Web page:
Wednesday, January 17, 2018
 

notes from Bill Buxton’s talk at CHI2008

you have to have your feet in the mud, but your head in the clouds. “Feet in the mud” is being able to do wood working or soldering or something physical, but “head in the clouds” is a knack for abstract thought.

Nothing that transforms our culture is brand new. It always takes twenty years. That means that anything that comes out in the next ten years that is amazing has already been around for ten years. See: the long nose of innovation

Walter Dorwin Teague was a designer around 1926 to 1930. He created the Beau Brownie camera in 1930 that came out in different colors and really tactile materials that were beautiful to touch and look at. Compares it to the Jonathan Ive in 2004 with the iPod Nano’s in different colors. He did not copy it–that’s not what I’m saying. It’s the long nose of innovation, not the long tail. When you have a problem and a design challenge there is a repertoire to draw from.

“The only true voyage of discovery is not to go to new places, but to have other eyes.” Basically, you don’t transform things by doing them from scratch, but by seeing them through different eyes. – Marcel Proust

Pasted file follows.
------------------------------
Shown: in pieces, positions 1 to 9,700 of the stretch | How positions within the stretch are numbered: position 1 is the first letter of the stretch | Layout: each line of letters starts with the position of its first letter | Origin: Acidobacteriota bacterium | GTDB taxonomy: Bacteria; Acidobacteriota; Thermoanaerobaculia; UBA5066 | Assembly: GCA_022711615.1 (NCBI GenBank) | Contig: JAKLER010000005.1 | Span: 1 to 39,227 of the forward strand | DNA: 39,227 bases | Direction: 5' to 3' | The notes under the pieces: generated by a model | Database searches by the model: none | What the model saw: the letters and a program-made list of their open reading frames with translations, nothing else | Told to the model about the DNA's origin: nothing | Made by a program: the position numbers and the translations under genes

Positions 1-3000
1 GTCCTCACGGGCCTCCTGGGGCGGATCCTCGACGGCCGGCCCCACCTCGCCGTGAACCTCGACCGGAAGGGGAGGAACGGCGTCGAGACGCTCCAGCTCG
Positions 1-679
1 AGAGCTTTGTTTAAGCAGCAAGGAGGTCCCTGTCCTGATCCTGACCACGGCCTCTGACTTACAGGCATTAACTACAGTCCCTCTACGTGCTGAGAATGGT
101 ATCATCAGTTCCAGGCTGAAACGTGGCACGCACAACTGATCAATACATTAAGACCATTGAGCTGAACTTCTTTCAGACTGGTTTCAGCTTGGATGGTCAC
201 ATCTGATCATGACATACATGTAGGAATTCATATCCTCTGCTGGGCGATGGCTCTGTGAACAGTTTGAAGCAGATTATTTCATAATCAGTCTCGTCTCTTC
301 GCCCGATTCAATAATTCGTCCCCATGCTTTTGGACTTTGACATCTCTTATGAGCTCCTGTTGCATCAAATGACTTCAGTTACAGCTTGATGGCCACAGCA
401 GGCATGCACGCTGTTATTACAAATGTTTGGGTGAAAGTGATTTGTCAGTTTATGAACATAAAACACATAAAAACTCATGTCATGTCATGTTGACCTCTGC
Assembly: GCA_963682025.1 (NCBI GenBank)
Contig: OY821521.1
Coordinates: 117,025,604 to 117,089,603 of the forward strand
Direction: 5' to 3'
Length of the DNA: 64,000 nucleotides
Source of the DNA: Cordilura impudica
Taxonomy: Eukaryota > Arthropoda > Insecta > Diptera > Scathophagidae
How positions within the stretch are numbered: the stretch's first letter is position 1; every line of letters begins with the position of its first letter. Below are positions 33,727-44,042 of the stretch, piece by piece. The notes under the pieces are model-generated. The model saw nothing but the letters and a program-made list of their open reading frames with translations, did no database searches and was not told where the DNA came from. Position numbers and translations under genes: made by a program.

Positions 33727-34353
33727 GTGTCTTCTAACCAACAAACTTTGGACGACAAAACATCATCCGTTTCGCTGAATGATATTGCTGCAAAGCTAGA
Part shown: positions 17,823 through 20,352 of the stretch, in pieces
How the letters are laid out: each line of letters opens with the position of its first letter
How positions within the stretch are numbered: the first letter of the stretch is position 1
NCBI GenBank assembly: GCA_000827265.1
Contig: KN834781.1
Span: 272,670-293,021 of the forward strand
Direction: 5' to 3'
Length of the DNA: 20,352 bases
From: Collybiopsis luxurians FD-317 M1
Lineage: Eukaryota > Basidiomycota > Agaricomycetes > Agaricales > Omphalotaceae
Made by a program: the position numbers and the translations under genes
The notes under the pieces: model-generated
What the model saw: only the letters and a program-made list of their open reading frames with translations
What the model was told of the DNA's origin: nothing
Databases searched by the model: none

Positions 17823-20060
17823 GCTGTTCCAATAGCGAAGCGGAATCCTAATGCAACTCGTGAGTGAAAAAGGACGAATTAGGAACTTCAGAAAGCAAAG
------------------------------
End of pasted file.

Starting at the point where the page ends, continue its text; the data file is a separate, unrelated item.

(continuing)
The only way to engineer the future tomorrow, is to have lived in it yesterday. John Gould and others have taught us that. There are ways to envision the future. Look at the wizard of Oz.

You separate the learning of the craft from the learning of the art. You learn the technique first in traditional art before you get to actually practice art. Then later you get to do the creative part where you can break every rule. When you mature, you get to put them together.

via Bill Buxton

 

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A research blog about interaction, design research, urban informatics, ambient computing, visualisation, emerging technologes and their impact on the built environment.

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This is a blog by Gonzalo Garcia-Perate a PhD researcher at The Bartlett, looking at adaptive ambient information in urban spaces.

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